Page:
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Ron Johnson, who fought Juneteenth as holiday, booed at celebration of it in Milwaukee

A crowd of people in Milwaukee enjoying some Juneteenth festivities booed and heckled U.S. Senator Ron Johnson as he spoke to reporters at the celebration on Saturday.

Johnson was a leading voice in the objection of Juneteenth becoming a federal holiday in a bipartisan bill a year ago. On Thursday, Juneteenth nonetheless became the first national holiday declared since President Ronald Reagan made Martin Luther King Jr. Day official.

Johnson argued that America did not need another paid day off for federal workers, and he wanted more debate on the subject.

The Wisconsin State Journal reported that Johnson believed it would give federal workers a paid day off “that the rest of Americans have to pay for.”

In a statement on Tuesday, Johnson reiterated his concerns about the cost of the holiday, saying: “It still seems strange that having taxpayers provide federal employees paid time off is now required to celebrate the end of slavery.”

He added that he was dropping his objection and that “there is no appetite in Congress to further discuss the matter.”

That isn’t to say he does not support the day itself. The Journal reported Johnson saying, “Resolutions recognizing the significance of, and celebrating, Juneteenth have unanimously passed with my support in Congress every year I’ve been a U.S. senator.”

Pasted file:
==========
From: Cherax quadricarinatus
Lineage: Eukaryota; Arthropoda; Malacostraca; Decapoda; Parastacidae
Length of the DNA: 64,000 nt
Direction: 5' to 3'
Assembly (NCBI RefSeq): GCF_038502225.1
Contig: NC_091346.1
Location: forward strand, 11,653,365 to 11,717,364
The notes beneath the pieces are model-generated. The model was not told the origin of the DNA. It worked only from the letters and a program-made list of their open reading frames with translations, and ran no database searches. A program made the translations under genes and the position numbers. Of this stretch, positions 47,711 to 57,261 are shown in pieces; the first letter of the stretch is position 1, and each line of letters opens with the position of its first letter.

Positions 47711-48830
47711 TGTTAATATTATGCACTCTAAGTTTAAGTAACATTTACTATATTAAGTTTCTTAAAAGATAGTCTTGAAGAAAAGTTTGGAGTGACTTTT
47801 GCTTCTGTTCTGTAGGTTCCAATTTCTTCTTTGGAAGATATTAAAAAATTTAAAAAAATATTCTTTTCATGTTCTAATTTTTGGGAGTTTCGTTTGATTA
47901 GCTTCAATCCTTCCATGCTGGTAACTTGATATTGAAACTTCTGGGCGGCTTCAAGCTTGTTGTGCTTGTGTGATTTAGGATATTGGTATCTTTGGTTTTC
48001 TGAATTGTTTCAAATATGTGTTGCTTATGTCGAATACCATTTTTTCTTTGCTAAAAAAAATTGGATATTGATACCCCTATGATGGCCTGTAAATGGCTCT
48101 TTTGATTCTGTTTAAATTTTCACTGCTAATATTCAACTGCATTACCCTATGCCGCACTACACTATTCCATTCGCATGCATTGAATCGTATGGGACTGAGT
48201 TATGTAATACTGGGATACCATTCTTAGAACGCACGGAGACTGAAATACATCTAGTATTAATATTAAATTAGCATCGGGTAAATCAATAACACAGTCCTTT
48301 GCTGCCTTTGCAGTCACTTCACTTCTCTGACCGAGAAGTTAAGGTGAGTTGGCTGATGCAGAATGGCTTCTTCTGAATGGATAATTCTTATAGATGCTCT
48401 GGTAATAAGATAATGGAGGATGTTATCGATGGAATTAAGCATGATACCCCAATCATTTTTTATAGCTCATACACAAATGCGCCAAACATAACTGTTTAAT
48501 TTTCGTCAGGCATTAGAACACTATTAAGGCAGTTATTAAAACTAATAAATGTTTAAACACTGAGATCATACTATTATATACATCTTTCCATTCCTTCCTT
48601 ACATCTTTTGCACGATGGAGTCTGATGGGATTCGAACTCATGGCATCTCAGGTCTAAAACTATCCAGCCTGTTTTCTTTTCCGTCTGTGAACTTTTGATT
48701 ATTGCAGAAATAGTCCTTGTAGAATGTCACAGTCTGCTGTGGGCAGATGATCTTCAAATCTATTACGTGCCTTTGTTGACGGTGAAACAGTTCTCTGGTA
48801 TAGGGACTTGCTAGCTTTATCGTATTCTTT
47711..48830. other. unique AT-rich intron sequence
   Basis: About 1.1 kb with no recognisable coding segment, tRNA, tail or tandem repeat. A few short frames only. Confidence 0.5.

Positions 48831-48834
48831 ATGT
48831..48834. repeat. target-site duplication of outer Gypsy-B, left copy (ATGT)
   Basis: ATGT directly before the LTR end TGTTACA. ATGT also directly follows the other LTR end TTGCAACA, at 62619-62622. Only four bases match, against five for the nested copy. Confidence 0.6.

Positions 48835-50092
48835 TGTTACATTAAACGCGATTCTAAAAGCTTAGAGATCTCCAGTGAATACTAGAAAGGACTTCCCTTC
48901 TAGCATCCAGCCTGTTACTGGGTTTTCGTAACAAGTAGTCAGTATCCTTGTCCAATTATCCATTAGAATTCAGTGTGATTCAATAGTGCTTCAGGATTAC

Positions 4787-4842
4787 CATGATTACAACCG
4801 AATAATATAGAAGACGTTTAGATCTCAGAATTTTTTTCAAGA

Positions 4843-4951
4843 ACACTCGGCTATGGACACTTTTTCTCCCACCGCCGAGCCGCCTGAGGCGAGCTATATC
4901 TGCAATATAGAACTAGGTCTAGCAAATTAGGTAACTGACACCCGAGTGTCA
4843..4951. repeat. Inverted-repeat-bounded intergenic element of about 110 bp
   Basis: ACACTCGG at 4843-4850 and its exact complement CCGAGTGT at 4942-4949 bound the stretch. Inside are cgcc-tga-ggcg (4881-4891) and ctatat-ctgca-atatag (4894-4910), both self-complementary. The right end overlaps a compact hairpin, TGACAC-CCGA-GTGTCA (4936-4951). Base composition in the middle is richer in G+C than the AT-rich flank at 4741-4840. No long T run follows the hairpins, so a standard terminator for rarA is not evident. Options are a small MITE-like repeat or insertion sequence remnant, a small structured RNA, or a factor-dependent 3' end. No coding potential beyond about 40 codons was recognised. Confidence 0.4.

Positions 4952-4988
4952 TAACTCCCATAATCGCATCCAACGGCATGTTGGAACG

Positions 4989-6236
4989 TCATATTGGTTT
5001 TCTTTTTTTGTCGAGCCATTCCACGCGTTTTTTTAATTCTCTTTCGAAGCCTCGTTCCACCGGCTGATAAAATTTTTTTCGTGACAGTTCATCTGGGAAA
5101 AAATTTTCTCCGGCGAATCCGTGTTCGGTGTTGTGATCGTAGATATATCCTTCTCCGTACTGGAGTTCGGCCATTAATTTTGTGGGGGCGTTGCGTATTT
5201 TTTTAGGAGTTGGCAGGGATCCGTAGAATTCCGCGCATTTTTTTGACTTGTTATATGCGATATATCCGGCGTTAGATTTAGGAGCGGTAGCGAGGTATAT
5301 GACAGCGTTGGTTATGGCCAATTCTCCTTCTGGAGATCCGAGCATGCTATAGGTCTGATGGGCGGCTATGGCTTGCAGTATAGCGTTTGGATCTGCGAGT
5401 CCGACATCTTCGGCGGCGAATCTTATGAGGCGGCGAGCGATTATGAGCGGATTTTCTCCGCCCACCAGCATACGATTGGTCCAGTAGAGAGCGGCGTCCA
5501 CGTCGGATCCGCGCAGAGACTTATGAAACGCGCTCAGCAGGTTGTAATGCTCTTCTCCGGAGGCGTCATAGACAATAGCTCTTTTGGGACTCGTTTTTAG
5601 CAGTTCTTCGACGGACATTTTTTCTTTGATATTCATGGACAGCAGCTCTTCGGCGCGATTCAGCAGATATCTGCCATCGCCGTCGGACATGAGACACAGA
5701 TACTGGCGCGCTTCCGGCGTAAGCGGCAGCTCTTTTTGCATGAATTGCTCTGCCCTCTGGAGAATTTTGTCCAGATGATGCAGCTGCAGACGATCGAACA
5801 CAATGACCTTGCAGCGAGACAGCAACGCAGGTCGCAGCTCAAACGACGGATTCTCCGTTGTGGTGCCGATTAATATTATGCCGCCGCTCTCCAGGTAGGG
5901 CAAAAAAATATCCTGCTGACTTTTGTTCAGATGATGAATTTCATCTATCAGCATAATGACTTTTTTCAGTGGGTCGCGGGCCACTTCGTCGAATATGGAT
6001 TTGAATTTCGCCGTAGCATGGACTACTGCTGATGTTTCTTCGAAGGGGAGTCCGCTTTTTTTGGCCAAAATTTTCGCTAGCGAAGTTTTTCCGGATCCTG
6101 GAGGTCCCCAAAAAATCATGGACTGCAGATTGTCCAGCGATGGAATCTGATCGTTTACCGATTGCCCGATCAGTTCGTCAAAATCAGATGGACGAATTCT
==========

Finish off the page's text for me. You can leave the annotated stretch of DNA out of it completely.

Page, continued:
At the celebration in Milwaukee on Saturday, Johnson stopped by a celebration of Juneteenth and, as reported by CBS 58, spoke to members of media. “Most people are getting really tired of the division,” he said. “I think people are looking to really heal this nation and certainly that’s what I want to do. We can’t continue down this path. So again, I think this is a day to celebrate.”

While speaking, however, a crowd behind him began to boo and heckle the senator.

CBS 58 reported that Johnson also stopped by some Juneteenth celebrations in Kenosha on Saturday.

Newsweek reached out to Johnson’s office for comment.

On Thursday, President Joe Biden made the holiday official, calling it “a really, really, really important moment in our history.”

On the 19th of June every year moving forward, federal government employees will get a paid day off, non-essential federal government offices will be closed, and stock market trading could be suspended.

Rep. Tom Tiffany, another GOP lawmaker from Wisconsin, voted against the resolution this week, saying in a statement on Thursday the measure would “fuel separatism by creating a race-based ‘Independence Day'” and calling the effort politicized.

Sen. Ron Johnson was booed on Saturday at a Juneteenth celebration in Milwaukee after having opposed the resolution to make the day a federal holiday a year ago. Here he participates in a Senate hearing on March 10, 2015 in Washington, D.C.
Mark Wilson/Getty Images

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